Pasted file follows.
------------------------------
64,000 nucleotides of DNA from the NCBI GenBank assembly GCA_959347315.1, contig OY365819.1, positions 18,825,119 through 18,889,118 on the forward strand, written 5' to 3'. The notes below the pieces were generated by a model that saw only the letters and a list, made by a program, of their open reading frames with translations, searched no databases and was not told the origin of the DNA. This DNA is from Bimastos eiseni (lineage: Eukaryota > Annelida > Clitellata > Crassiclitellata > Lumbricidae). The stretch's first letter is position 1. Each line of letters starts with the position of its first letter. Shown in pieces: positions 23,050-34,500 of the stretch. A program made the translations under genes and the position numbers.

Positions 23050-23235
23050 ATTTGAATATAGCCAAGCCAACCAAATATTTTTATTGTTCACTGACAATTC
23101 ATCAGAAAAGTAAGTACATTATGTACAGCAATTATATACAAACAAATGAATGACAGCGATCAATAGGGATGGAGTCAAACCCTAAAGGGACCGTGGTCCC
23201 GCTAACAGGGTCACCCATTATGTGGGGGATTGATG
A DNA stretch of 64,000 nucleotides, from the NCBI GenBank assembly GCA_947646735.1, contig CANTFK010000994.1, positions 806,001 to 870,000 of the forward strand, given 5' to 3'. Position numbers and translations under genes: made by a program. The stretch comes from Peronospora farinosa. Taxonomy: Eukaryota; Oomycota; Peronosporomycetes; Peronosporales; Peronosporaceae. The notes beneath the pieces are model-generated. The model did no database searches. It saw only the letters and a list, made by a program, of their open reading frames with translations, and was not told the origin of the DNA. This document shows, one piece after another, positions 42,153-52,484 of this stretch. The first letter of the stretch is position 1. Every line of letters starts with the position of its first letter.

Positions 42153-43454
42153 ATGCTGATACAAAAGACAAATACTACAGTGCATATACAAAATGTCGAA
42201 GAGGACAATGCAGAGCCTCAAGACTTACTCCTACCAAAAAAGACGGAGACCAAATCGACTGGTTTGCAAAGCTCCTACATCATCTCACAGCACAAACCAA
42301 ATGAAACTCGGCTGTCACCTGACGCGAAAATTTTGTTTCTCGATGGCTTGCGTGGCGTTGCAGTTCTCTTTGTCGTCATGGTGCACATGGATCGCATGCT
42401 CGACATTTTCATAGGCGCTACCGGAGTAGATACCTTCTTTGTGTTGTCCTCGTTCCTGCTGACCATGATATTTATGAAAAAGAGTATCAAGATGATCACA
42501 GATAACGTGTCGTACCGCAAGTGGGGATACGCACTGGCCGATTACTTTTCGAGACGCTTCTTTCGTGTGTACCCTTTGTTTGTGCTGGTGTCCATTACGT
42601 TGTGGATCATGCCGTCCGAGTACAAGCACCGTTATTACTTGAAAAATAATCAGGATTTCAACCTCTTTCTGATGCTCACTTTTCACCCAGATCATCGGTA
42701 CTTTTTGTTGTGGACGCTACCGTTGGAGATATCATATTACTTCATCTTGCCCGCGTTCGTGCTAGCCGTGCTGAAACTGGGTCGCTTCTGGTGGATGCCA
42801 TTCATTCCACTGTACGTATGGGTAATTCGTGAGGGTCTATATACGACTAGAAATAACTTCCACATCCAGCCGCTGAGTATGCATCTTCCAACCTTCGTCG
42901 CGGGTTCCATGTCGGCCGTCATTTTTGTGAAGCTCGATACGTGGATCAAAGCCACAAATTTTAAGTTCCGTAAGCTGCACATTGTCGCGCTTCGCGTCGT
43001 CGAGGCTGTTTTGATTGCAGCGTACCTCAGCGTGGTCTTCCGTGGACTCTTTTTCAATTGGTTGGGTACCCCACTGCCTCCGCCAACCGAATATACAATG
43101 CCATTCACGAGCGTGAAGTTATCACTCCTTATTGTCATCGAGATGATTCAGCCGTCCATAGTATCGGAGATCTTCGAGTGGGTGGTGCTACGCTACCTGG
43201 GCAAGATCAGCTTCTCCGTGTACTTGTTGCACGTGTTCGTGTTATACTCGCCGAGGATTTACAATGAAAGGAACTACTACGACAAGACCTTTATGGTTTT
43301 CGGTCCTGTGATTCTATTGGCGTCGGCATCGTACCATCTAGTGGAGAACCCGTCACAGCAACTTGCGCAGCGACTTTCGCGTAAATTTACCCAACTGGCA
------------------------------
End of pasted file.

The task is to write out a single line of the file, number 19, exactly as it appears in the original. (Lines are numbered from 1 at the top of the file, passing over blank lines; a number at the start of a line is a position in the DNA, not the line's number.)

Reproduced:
43201 GCAAGATCAGCTTCTCCGTGTACTTGTTGCACGTGTTCGTGTTATACTCGCCGAGGATTTACAATGAAAGGAACTACTACGACAAGACCTTTATGGTTTT